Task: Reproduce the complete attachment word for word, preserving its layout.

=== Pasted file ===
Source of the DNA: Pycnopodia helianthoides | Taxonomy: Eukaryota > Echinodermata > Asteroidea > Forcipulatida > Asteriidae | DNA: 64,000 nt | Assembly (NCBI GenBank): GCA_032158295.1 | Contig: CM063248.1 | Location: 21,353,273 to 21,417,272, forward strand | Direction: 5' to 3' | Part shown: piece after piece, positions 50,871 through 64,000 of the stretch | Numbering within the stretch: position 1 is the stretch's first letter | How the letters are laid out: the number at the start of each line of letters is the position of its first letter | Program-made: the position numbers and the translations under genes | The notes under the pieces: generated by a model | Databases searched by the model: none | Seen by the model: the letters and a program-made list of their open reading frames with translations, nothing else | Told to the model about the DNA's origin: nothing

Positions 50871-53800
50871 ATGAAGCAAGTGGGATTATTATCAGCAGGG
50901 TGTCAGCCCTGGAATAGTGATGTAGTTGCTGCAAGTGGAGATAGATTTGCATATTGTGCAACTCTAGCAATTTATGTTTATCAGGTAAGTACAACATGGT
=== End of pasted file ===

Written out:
Source of the DNA: Pycnopodia helianthoides | Taxonomy: Eukaryota > Echinodermata > Asteroidea > Forcipulatida > Asteriidae | DNA: 64,000 nt | Assembly (NCBI GenBank): GCA_032158295.1 | Contig: CM063248.1 | Location: 21,353,273 to 21,417,272, forward strand | Direction: 5' to 3' | Part shown: piece after piece, positions 50,871 through 64,000 of the stretch | Numbering within the stretch: position 1 is the stretch's first letter | How the letters are laid out: the number at the start of each line of letters is the position of its first letter | Program-made: the position numbers and the translations under genes | The notes under the pieces: generated by a model | Databases searched by the model: none | Seen by the model: the letters and a program-made list of their open reading frames with translations, nothing else | Told to the model about the DNA's origin: nothing

Positions 50871-53800
50871 ATGAAGCAAGTGGGATTATTATCAGCAGGG
50901 TGTCAGCCCTGGAATAGTGATGTAGTTGCTGCAAGTGGAGATAGATTTGCATATTGTGCAACTCTAGCAATTTATGTTTATCAGGTAAGTACAACATGGT